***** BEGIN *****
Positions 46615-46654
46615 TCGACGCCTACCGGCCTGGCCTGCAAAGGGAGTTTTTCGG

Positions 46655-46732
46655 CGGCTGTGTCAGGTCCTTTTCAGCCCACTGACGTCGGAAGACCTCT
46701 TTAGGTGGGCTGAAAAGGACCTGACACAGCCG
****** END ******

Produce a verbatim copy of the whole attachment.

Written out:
Positions 46615-46654
46615 TCGACGCCTACCGGCCTGGCCTGCAAAGGGAGTTTTTCGG

Positions 46655-46732
46655 CGGCTGTGTCAGGTCCTTTTCAGCCCACTGACGTCGGAAGACCTCT
46701 TTAGGTGGGCTGAAAAGGACCTGACACAGCCG